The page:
Teenage boys reported less use of tanning booths: a little more than 11 percent used a tanning booth at least once and 6.9 percent went to a tanning booth three or more times.
The study also found a higher percentage of indoor tanners among teens from the Midwest and South, from rural areas, and among dieters, as well as among teens reporting recent use of alcohol and tobacco. Information for the study came from a 1996 survey of more than 6,900 teens.
Lead author Catherine A. Demko, Ph.D., a research associate at the Comprehensive Cancer Center at Case Western Reserve University School of Medicine and University Hospitals of Cleveland, said, "The popularity of indoor tanning among adolescents has been previously reported, but the extent of its use had not been measured on a large, representative sample of U.S. teens. In conjunction with other studies, these results demonstrate that indoor tanning among white teenagers is significant, with 30 percent to 40 percent of 16- to 18- year-old white females using tanning booths repeatedly."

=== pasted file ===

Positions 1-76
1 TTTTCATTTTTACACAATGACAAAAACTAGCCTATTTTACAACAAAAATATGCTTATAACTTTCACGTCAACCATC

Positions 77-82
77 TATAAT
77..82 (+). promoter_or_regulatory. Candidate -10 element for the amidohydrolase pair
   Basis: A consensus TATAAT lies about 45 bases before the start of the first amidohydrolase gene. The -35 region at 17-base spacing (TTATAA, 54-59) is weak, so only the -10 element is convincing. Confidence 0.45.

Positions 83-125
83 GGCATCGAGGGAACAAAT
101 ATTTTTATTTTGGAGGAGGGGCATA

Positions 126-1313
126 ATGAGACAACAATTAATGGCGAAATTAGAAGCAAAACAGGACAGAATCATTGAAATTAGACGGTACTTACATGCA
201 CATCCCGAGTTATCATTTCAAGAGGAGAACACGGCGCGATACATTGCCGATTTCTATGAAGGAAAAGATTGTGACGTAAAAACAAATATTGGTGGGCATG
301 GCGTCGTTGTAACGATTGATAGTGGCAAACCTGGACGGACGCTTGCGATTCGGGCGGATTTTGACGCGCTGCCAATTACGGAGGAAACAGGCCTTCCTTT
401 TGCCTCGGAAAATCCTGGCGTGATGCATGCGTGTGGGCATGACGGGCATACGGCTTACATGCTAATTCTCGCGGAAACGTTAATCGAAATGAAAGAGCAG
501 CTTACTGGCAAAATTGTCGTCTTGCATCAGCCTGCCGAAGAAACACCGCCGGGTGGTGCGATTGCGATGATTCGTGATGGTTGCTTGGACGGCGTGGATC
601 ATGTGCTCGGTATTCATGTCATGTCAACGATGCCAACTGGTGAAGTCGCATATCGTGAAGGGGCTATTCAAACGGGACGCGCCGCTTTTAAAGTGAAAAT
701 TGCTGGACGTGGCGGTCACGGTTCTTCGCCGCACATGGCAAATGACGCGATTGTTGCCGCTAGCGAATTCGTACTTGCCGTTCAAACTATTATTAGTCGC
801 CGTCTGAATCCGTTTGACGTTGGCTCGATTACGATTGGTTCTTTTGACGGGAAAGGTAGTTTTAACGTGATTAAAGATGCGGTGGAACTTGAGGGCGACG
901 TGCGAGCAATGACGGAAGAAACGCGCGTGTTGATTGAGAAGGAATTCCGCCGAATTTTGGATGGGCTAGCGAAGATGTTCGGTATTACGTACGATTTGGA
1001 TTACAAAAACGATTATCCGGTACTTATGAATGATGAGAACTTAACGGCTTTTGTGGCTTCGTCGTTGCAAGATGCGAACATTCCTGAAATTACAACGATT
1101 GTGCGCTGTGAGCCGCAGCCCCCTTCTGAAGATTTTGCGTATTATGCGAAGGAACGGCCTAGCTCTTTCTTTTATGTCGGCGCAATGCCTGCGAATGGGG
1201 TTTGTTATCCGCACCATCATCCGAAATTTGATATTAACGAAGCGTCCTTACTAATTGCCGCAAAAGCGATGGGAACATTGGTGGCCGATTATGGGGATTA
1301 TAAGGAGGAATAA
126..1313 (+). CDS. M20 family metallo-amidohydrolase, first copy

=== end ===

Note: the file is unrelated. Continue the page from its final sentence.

Demko added, "Repeated exposure to UV rays, such as those absorbed during indoor tanning, can cause skin cancer and premature aging of the skin. The majority of teens do not have an appreciation of the risk of skin cancers, scars from surgeries to try and remove them, mottled pigmentation, and sagging, wrinkled skin. The predominant UV-A component of indoor tanning lights is a major culprit in photoaging because it penetrates the skin layers more deeply and causes oxidative and DNA damage. Prevention messages are under development to emphasize the appearance-related problems of UV overexposure and present alternatives to tanning using UV rays to enhance appearance."
Other authors on the study are Elaine A. Borawski, Ph.D., Sara M. Debanne, Ph.D., Kevin D. Cooper, M.D., and Kurt C. Stange, M.D., Ph.D., all with Case and University Hospitals of Cleveland.